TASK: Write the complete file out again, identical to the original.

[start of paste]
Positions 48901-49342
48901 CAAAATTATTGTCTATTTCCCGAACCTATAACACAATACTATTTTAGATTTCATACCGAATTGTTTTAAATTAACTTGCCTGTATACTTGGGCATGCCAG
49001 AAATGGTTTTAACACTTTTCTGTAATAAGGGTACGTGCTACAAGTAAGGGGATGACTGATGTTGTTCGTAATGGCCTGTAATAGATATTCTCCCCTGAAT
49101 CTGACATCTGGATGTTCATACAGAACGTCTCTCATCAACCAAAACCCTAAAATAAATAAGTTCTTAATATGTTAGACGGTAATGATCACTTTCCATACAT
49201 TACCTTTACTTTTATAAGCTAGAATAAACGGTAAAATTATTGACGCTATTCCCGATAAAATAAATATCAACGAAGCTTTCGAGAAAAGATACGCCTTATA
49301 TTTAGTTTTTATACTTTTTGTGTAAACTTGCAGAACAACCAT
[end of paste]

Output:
Positions 48901-49342
48901 CAAAATTATTGTCTATTTCCCGAACCTATAACACAATACTATTTTAGATTTCATACCGAATTGTTTTAAATTAACTTGCCTGTATACTTGGGCATGCCAG
49001 AAATGGTTTTAACACTTTTCTGTAATAAGGGTACGTGCTACAAGTAAGGGGATGACTGATGTTGTTCGTAATGGCCTGTAATAGATATTCTCCCCTGAAT
49101 CTGACATCTGGATGTTCATACAGAACGTCTCTCATCAACCAAAACCCTAAAATAAATAAGTTCTTAATATGTTAGACGGTAATGATCACTTTCCATACAT
49201 TACCTTTACTTTTATAAGCTAGAATAAACGGTAAAATTATTGACGCTATTCCCGATAAAATAAATATCAACGAAGCTTTCGAGAAAAGATACGCCTTATA
49301 TTTAGTTTTTATACTTTTTGTGTAAACTTGCAGAACAACCAT